I don’t think ‘cheap’ excuses for nudity are a result of the devs not willing to admit the truth. Rather, they are clever postmodern soft 4th wall breakers. Hard 4th wall breakers just kick you out of the game immediately, so they are as effective a narrative device as closing the game would be. A soft breaker, in contrast, is something that leaves you in the game, but transcends you above it (by making you realize its obviously artificial nature), like living a life knowing it’s just maia, an elaborate illusion. Or having a lucid dream. It’s a perfect state to reflect on the nature of life, agency, and, ultimately of the notion of self.

      ..Here, would it work as something less insulting to the players’ intelligence? Because I’d rather have naked women stay.

      • lyje says:

        I think that’s giving rather too much credit. Kojima said that we would be ashamed of our words and deeds when we found out the reason for Quiet’s nudity; not that we would be “softly broken out of the game to levitate above it while still being part of it”.

        • Rumpelstiltskin says:

          I was actually a tiny bit ironic.

          • lyje says:

            Ah, sorry! I generally pride myself on my Poe’s law detection…

            • GWOP says:

              Don’t feel too bad. In a world where the Israeli prime minister tries to argue that Hitler wasn’t that bad (and gets reprimanded by the Germans for it), even Poe himself would be confused.

            • Rumpelstiltskin says:

              it’s actually pretty easy to confuse him, since apparently it’s not “that” Poe, but some modern-day dude (yeah I googled it)

        • Kitsunin says:

          Yes, I think that Rumpel was himself intentionally creating an after-the-fact excuse in the same way as Kojima et al. Certainly a better one than they did.

      • pepperfez says:

        This is very, very good.


        Haha no it’s not fucking clever.

    10. Elliot Lannigan says:

      I say this as a particular fan of neither franchise, but maybe if Bethesda invested in more employees their games wouldn’t release as such buggy messes as they do. If an Assassin’s Creed game had released with the level of bugginess and general unpolish as Fallout 4, it would have gotten absolutely destroyed in the press; it’s obvious that the same standards don’t apply because people have so much extra goodwill towards Bethesda. But even in Assassin’s Creed Unity, the most lambasted title in the series, the launch bugs and issues were nothing compared to what we’re seeing in Fallout 4. There’s a reason for all those employees…it’s so that each and every aspect of the game gets polished and perfected as much as the development cycle allows for. Ubisoft’s mistake is not having too many employees but trying to release too many games too quickly. If one of their teams had been allowed 6 years on an Assassin’s Creed game we’d be talking about it as the greatest game of all time for its genre. But, who cares really, everyone will go on worshipping Bethesda and mocking Ubisoft because that’s the “cool” thing to do.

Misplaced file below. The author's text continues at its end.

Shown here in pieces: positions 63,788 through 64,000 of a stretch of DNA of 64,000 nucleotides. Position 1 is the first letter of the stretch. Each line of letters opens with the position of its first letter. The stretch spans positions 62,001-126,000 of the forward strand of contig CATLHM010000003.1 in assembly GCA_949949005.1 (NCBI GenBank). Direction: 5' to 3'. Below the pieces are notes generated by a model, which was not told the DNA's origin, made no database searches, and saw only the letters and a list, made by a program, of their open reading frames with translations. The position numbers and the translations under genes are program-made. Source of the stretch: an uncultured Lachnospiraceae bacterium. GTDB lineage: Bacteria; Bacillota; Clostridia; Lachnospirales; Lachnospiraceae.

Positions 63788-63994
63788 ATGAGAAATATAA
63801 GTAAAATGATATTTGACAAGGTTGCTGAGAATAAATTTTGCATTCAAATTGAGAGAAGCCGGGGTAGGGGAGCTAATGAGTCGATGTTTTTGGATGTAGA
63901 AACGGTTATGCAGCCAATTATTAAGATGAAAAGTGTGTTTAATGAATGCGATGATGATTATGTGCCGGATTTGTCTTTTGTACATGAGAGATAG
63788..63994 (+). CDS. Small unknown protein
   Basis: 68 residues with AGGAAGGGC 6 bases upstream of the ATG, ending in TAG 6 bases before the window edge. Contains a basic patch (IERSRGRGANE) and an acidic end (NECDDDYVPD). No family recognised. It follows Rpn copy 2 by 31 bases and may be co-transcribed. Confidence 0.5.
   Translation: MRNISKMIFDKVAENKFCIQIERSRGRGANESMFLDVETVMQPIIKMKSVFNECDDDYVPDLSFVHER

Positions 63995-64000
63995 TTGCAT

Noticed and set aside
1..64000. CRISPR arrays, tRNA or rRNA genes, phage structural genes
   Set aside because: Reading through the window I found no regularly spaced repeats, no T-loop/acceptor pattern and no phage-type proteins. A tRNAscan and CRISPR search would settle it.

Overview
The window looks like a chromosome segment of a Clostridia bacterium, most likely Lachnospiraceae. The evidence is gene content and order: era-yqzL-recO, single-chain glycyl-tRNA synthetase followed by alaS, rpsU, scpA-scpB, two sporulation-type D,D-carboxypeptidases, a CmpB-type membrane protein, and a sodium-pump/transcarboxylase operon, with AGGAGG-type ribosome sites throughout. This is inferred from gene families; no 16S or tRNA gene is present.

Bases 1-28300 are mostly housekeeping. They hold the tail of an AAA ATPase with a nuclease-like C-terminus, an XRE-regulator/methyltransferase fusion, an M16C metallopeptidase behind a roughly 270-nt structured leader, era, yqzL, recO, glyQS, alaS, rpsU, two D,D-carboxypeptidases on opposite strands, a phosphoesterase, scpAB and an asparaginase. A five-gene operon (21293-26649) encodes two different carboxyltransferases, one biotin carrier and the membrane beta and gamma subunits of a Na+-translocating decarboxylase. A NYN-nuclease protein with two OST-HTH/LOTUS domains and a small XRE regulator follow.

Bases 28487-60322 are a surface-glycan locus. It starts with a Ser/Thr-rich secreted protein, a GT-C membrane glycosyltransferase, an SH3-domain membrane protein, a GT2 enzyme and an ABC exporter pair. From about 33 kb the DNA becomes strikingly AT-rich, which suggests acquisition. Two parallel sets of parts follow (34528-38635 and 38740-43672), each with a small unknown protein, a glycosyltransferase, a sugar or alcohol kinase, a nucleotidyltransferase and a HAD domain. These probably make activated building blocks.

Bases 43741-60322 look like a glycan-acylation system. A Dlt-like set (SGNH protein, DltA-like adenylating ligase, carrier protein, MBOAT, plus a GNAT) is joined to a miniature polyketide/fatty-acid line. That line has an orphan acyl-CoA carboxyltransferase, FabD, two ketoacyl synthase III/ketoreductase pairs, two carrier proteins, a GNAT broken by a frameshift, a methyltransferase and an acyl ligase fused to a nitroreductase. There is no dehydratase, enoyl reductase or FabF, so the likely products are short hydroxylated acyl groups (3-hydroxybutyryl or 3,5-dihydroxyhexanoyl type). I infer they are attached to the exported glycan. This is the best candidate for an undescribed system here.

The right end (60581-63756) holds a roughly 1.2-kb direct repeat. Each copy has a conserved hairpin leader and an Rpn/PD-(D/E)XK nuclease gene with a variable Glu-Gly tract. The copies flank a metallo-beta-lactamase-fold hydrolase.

• Grizzly says:

        Assassin’s Creed: Unity was worked on since Brotherhood, so 4 years, which is quite a decent time. Ubisoft is able to release so many games each year because they have many teams working on rotation.

      • malkav11 says:

        Bethesda gets surprisingly little stick for their bugs compared to, say, Obsidian (whose games are significantly less buggy, in my experience). But I don’t know that Assassin’s Creed is a fair comparison because those games are significantly less systemically complex.

        • FriendlyFire says:

          I have to genuinely ask: what makes you feel Assassin’s Creed is mechanically less complex than an average Bethesda game?

          • Philomelle says:

            I strongly recommend playing the Alone mini-game in Watch_Dogs because it showcases how primitive the gameplay design in Ubisoft games is. It’s basically the Ubisoft stealth gameplay distilled down to its raw core, with all the attention-grabbing ruffles like people wandering around, collectibles and noisy cutscenes removed. It also happens to be on about the same level of complexity as original Metal Gear Solid, if not simpler.

            I tested the systems I was exposed to while playing Alone in all other Ubisoft games starting with AC1 and ending with Black Flag and Far Cry 3, and they all consistently work. The enemies are completely blind unless you wander into their very rigid sight cones (which are so narrow that you can stand to the side of a random guard without them seeing you) or make moves that register as noisy (which make them abandon their patrol routes to investigate), and their patrol routes are extremely primitive and boil down to walking in a preset circle.